But even if you live in a modest bungalow you consider less than exciting, there is likely to be a swap out there for you. People travel for different reasons. Someone may want to visit family in the Seattle area or to live in temporary housing while shopping for real estate. One family who lives in an ordinary home on a quiet street found a swap for their home with a couple from England who wanted to attend their son’s graduation from a local college.
If you’re still up for a swap, start planning months ahead because a match means finding the right house with people who want to visit your hometown at the same time you want to take your vacation.
Dozens of Web sites tout permanent real estate exchanges, house-sitting jobs, outright rentals or sales, or just a sofa to sleep on for a night or two. If you are looking for a vacation home exchange, the first step is to find Web sites that specialize in this type of arrangement. (See list below for some places to start.)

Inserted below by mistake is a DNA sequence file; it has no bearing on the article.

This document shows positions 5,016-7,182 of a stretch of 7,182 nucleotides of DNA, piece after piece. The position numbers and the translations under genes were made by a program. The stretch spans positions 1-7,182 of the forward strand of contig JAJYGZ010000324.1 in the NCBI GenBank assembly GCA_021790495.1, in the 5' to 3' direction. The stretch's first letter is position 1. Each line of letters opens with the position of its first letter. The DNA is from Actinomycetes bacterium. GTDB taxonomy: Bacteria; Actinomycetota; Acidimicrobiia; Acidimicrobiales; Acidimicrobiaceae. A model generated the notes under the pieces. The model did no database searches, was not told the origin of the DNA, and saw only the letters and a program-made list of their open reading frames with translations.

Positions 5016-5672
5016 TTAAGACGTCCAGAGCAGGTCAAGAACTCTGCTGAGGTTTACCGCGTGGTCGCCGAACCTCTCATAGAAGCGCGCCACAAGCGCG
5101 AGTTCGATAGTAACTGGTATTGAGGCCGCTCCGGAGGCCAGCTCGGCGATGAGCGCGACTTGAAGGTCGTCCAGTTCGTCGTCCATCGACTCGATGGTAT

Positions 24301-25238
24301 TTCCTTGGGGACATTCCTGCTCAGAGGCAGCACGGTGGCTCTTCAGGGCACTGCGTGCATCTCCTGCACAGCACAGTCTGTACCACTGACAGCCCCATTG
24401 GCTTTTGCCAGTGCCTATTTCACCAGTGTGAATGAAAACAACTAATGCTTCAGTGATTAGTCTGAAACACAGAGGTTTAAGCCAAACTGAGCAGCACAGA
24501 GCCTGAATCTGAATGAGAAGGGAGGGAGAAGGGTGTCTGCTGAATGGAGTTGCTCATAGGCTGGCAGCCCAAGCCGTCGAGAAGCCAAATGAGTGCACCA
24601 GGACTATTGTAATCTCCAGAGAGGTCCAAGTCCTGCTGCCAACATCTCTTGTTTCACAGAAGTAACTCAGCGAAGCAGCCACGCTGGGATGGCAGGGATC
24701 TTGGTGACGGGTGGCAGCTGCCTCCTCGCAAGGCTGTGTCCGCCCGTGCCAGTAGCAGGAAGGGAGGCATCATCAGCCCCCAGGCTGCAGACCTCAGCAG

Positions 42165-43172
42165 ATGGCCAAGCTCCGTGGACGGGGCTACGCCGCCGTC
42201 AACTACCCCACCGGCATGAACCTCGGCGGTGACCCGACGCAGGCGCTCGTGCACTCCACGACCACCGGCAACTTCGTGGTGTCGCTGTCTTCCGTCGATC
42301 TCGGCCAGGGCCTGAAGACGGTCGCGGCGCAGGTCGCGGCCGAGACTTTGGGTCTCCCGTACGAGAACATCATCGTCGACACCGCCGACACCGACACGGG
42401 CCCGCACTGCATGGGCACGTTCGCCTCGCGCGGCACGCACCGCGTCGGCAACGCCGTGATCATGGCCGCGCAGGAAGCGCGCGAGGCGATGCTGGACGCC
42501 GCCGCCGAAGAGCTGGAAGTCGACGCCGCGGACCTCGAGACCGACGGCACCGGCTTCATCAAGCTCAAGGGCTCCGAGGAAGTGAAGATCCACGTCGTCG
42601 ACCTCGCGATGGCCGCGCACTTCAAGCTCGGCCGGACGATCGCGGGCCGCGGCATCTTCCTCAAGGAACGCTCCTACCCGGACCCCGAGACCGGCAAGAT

Many people use craigslist to find swaps, but it may be easier and safer, especially if you’re a newbie, to use a professional swap agency. Hanni Reeb likes www.HomeExchange.com because she finds it so Seattle-friendly.
Be sure to compare the costs of service, if any, and what services each agency provides. For example, some offer trip cancellation insurance and others don’t. Find out how many homes each agency offers in the place you want to go. Narrow down your search, and then get references from people who have stayed in the house recently and can tell you about its quirks and drawbacks. Think practical. If plumbing were to back up in the middle of the night, who would you call? Is the neighborhood safe?
THE GOOD NEIGHBOR POLICY